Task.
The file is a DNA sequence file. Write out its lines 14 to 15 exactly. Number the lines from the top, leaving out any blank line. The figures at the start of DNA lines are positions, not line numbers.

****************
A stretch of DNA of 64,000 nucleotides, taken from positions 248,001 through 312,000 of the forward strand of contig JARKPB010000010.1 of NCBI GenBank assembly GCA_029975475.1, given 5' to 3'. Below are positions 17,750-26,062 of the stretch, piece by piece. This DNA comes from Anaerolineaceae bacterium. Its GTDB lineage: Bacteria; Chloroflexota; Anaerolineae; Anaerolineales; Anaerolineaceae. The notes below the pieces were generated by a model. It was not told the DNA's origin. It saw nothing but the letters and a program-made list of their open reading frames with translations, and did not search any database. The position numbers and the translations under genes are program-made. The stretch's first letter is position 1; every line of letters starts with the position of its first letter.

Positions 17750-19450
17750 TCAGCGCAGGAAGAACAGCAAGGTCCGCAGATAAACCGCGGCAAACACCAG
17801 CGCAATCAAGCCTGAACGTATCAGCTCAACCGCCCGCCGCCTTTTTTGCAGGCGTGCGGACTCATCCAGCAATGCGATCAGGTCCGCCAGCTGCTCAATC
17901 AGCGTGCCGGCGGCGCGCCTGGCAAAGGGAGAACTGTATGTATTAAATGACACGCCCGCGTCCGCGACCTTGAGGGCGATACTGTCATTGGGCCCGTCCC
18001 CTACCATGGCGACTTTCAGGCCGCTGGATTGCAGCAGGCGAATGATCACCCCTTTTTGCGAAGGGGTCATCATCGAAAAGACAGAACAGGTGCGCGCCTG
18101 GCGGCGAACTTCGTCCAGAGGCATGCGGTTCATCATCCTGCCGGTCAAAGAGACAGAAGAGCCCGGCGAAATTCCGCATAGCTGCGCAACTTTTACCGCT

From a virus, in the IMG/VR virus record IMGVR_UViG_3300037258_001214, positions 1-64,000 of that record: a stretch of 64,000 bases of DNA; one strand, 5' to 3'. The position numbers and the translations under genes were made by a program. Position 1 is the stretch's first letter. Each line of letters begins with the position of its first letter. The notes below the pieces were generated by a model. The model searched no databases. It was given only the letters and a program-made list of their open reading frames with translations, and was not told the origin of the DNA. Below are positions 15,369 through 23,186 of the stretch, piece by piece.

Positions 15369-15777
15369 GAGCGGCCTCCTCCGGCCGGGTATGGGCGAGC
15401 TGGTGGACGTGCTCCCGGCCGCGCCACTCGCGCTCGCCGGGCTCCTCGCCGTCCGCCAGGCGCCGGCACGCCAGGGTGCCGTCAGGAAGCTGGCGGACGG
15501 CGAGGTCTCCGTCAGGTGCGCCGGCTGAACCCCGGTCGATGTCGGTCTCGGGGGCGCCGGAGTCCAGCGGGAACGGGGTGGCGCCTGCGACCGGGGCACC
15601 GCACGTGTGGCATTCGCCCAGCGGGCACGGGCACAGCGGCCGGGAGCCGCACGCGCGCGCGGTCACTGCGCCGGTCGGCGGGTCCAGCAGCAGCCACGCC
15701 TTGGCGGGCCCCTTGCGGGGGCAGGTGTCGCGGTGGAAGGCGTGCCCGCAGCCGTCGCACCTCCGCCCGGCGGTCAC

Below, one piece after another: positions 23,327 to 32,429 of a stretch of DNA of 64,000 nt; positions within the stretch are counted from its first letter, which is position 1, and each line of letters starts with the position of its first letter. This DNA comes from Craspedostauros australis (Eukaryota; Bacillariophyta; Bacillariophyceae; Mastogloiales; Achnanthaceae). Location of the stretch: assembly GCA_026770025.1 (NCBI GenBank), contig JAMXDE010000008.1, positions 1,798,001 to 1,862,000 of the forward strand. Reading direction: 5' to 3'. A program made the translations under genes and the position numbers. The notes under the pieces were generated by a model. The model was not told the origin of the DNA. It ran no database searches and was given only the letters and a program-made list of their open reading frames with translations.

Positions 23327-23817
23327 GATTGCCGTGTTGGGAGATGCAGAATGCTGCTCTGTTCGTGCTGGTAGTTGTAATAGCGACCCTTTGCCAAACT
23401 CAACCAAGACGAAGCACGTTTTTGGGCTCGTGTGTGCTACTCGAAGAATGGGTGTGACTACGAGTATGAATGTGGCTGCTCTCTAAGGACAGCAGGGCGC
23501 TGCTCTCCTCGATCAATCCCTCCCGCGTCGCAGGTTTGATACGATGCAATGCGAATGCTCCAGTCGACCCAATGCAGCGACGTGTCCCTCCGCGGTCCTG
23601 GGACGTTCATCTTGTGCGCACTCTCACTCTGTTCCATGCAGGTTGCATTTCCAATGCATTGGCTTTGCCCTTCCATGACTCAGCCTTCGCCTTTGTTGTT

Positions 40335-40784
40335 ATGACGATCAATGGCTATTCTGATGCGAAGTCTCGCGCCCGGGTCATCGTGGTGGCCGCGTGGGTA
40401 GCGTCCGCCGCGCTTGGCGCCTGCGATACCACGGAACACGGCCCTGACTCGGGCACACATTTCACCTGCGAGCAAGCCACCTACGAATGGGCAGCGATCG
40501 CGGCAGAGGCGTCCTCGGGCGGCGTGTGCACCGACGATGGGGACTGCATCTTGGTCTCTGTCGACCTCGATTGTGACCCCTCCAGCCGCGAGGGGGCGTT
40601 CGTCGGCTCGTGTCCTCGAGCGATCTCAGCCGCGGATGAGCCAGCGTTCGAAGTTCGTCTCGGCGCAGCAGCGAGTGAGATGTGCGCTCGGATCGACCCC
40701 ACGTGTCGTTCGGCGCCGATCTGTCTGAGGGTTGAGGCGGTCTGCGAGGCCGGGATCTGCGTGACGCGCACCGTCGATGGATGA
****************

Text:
15701 TTGGCGGGCCCCTTGCGGGGGCAGGTGTCGCGGTGGAAGGCGTGCCCGCAGCCGTCGCACCTCCGCCCGGCGGTCAC

Below, one piece after another: positions 23,327 to 32,429 of a stretch of DNA of 64,000 nt; positions within the stretch are counted from its first letter, which is position 1, and each line of letters starts with the position of its first letter. This DNA comes from Craspedostauros australis (Eukaryota; Bacillariophyta; Bacillariophyceae; Mastogloiales; Achnanthaceae). Location of the stretch: assembly GCA_026770025.1 (NCBI GenBank), contig JAMXDE010000008.1, positions 1,798,001 to 1,862,000 of the forward strand. Reading direction: 5' to 3'. A program made the translations under genes and the position numbers. The notes under the pieces were generated by a model. The model was not told the origin of the DNA. It ran no database searches and was given only the letters and a program-made list of their open reading frames with translations.